Wisconsin Recall Update IV

The Wisconsin recall is over. Both remaining Democratic candidates that were being challenged to a recall held on to their seats tonight. What does this mean?

Democrats netted two seats total in the recall elections. It wasn’t enough to give them a majority in the Wisconsin assembly but it brought them within one vote. And it could spell a recall for Governor Scott Walker in 2012. This is no small feat since it requires almost half the population of Wisconsin to sign a petition to even move such a proposition forward. That’s the biggest hurdle. And after the previous contentious recall campaign does anyone even care?

Maybe. Those recalls were done in Republican strongholds not indicative of the popular statewide vote. It could be that collective distaste for Scott Walker could prove unstoppable, in which case a recall could become the domino that starts it all falling down.

We’ll have to wait and see.

About Mr. Universe

Mr. Universe is a musician/songwriter and an ex-patriot of the south. He currently lives and teaches at a University in the Pacific Northwest. He is a long distance hiker who has hiked the Appalachian Trail and the Pacific Crest Trail. He is also an author and woodworker. An outspoken political voice, he takes a decidedly liberal stance in politics.
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3 Responses to Wisconsin Recall Update IV

  1. Emerson Schwartzkopf says:

    It seems to me that I’ve heard the domino theory somewhere before; much like predicting that Thailand would soon fall to the Commies, it’s an overreaction to make the best of a very expensive and inconclusive political sideshow.

    In the case of the two Democratic takeaways, both of the Republican incumbents had severe deficits at the Bank of Public Trust. Dan Kapanke had some questionable ethical encounters, including the use of money from a charity to pay off a personal loan (albeit one that paid for lights at his minor-league ballpark that’s also used by the community). And Randy Hopper — who only won his seat in 2008 by a margin of less than 170 votes out of 83,000+ cast — carried massive political baggage. By the time of the recall, he had a broken marriage and an affair with a 25-year-old political aide, who subsequently received a plum state job at a higher-than-normal salary; a serious question of his residency and eligibility to hold office; and paying state income taxes once in the 11 years prior to being elected.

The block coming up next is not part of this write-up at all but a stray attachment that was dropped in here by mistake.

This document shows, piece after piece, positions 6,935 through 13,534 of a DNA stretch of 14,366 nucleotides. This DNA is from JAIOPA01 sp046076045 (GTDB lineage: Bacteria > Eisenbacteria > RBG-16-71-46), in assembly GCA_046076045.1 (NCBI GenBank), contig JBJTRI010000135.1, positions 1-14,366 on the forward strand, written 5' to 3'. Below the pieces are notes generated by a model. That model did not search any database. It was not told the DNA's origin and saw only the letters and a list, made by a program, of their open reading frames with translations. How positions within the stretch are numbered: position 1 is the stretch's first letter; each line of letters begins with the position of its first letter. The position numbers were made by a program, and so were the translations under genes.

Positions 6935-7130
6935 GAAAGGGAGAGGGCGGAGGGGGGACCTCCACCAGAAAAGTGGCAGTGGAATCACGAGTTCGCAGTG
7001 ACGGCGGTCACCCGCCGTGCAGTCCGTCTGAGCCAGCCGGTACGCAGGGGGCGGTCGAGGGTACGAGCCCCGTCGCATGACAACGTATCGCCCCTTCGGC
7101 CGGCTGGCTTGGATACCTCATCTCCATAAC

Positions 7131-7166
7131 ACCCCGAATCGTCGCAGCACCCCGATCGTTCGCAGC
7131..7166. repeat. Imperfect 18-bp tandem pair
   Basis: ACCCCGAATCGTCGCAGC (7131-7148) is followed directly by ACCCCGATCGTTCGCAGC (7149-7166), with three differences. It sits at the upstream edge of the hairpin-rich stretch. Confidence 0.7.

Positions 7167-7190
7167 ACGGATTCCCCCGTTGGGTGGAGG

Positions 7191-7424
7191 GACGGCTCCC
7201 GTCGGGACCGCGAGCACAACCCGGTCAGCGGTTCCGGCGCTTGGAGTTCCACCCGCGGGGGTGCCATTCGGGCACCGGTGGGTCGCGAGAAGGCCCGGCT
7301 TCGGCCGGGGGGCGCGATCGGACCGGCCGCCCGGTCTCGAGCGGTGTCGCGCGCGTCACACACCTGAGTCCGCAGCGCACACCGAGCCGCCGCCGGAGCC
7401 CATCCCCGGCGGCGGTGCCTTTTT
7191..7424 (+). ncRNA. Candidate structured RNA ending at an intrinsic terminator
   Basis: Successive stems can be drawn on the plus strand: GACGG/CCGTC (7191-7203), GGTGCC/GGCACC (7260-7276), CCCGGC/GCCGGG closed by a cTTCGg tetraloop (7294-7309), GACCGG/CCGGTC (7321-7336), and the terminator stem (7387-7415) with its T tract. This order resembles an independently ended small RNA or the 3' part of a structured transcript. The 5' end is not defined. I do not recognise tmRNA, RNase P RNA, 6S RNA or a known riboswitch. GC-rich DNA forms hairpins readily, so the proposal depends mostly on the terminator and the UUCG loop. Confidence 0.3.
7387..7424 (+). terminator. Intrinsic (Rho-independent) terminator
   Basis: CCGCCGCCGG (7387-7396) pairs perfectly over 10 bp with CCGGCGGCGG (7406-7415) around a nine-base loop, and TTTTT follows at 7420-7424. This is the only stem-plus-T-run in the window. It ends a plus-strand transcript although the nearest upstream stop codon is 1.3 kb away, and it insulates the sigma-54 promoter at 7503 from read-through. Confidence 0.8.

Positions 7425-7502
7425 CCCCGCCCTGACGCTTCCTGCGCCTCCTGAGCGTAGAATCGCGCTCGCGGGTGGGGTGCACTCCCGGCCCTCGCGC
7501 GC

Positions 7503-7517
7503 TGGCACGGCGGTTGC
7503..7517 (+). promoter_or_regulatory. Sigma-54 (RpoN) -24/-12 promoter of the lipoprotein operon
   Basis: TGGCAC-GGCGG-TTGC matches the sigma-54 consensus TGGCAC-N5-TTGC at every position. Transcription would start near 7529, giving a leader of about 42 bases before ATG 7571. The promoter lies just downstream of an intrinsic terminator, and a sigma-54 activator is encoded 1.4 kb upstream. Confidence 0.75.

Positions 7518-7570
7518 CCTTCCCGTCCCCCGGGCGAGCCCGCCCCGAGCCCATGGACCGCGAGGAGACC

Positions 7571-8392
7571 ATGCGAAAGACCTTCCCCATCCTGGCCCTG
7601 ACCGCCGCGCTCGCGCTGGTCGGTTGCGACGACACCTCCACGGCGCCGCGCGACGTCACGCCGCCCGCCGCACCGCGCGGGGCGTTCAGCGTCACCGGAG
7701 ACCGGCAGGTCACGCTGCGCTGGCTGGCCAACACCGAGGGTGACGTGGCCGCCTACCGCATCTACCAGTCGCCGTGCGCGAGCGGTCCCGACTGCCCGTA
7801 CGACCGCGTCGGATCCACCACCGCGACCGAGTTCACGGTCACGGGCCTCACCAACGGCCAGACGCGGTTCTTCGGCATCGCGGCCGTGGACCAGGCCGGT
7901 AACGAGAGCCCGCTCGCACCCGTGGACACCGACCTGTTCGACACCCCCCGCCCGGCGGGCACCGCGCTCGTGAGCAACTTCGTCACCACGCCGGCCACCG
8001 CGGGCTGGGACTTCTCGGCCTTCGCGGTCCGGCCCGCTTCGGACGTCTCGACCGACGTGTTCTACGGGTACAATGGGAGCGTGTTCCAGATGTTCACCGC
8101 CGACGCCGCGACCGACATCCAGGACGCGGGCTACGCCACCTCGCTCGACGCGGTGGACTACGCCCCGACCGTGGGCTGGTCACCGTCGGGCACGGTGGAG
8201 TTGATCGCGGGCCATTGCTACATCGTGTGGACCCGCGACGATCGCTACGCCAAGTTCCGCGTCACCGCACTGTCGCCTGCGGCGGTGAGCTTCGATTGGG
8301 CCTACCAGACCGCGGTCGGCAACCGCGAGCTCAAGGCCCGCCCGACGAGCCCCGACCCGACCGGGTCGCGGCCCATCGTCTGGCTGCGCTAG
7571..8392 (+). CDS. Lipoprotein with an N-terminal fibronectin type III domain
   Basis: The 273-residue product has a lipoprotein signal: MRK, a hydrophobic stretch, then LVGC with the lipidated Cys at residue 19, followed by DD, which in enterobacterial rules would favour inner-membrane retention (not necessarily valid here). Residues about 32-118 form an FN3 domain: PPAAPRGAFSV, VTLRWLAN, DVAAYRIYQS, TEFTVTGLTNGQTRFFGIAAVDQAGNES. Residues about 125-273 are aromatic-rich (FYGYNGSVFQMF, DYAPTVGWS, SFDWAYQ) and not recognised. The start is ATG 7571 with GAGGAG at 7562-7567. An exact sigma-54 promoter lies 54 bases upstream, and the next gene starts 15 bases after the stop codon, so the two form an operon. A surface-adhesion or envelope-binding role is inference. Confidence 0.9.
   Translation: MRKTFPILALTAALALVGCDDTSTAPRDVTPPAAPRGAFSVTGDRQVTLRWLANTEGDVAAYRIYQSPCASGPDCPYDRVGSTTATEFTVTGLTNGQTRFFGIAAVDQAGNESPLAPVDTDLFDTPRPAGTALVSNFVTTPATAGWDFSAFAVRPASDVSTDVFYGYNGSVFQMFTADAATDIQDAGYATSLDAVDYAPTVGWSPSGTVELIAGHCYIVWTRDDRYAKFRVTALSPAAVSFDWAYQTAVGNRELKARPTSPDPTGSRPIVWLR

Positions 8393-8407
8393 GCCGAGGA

The inablity to take two of the four remaining state-senate seats shows that revolution isn’t in the air. And it’s no moral victory to claim that at least the citizens were engaged enough to sign petitions for this; I’m from California and, believe me, people will sign just about anything to get it on the ballot, from banning the slaughtering of horses for meat to changing the three-strikes law to mainly benefit a wealthy man’s son.

    However, it’s also not a green light to embolden Scott Walker to do whatever he likes. This wasn’t a vote of confidence as much as a likely reaction against massive outside influence in small, local elections. And a one-vote majority in any legislative body isn’t a power you can always bank on for support.

  2. Mr. Universe says:

    I concur that the inability to retake the majority in the Wisconsin Senate is not yet reason to believe the Revolution is afoot but taking two Republican seats can’t be dismissed as a fluke either. To be honest, I would have been surprised if Darling had lost her district. Wisconsin was not a resounding victory nor was it a resounding failure. I think the message was sent and it appears that it was recieved as well. Ohio’s Governor is backpedalling on an anti-union issue as we speak. And I’m curious to see if it has any effect on pro-union Nevada next month in the 2nd District race.

    And a one-vote majority in any legislative body isn’t a power you can always bank on for support.

    Particularly when that vote is from a moderate Republican who voted against Scott Walker’s bill.

  3. Pingback: Some Press Not Invited | Wis U.P. North

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